Kenya’s Energy Regulatory Commission (ERC) has made a renewed push to safeguard the country’s petroleum industry. The government-sanctioned watchdog has announced its most recent crackdown on rogue fuel traders.
Thus far, 13 people have been arraigned in a Kenyan court and charged with different malpractices related to the sale, resale and transportation of petroleum products.
The suspects were apprehended during an inspection of LPG trucks on transit at Kenya’s Namanga border, in the country’s Kajiado County.
The operation was conducted by The Energy Regulatory Commission in collaboration with the Directorate of Criminal Investigations (DCI), a policing authority that undertakes investigations on serious crimes including homicide, narcotics, human trafficking, money laundering, terrorism, economic crimes, piracy, organized crime, and cybercrime, among others.
During the operation, 12 trucks loaded with liquid petroleum gas (LPG) were intercepted. Ten LPG trucks did not have valid ERC transportation licenses, one truck did not have an ERC import license and one (1) truck did not comply with National Police Service requirements.
“The Commission shall continue to intensify countrywide surveillance in the Petroleum Subsector in order to curb malpractices,” the ERC’s Corporate Communications Department said in a recent statement.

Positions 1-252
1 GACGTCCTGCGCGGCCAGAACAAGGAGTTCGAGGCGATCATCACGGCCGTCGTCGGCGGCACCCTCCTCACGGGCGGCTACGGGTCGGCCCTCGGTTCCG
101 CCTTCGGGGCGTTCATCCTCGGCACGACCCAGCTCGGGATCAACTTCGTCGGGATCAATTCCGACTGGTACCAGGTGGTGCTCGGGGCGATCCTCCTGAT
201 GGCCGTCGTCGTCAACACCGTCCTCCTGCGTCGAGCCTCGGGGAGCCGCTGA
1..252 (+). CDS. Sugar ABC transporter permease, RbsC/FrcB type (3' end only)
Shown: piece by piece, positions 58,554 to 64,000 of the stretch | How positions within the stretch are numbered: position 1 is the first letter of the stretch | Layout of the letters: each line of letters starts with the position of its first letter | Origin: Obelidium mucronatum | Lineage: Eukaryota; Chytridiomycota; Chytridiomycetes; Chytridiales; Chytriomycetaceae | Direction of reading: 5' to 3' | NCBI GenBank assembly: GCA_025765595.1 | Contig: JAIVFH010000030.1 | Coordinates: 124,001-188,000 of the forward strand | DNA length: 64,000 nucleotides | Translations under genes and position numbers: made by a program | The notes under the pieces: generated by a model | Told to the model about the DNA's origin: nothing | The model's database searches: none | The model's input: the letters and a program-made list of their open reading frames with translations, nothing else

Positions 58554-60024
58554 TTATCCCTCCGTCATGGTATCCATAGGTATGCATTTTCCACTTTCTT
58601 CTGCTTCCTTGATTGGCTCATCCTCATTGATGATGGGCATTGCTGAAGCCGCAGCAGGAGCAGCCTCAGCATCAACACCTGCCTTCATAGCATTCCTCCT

This will include the importation and sale of LPG that does not meet the Kenyan Standards; the transportation of LPG in bulk without a valid ERC license; the wholesale of LPG without a valid ERC license; the operation of unlicensed LPG storage and filling plants; and the filling of LPG cylinders without the authority of the brand owner.
The ERC added that its surveillance program will also cover the filling and sale of LPG cylinders that do not meet Kenyan Standards.
The Commission’s crackdown comes at a time when Kenya has officially launched plans to become a major fuel exporter in the East African region. The move comes just months after the country’s government disclosed plans to begin exploiting the nation’s crude oil reserves, which are mostly located in Kenya’s Lokichar region in the North.
According to mining and exploration company, Tullow Oil, Kenya has up to 4 billion barrels worth of oil in its reserves. The firm has been operating in Kenya since 2012.
Now the Kenyan government plans to safeguard the petroleum already in circulation to set the bar for the new reserves that will be processed in the coming months.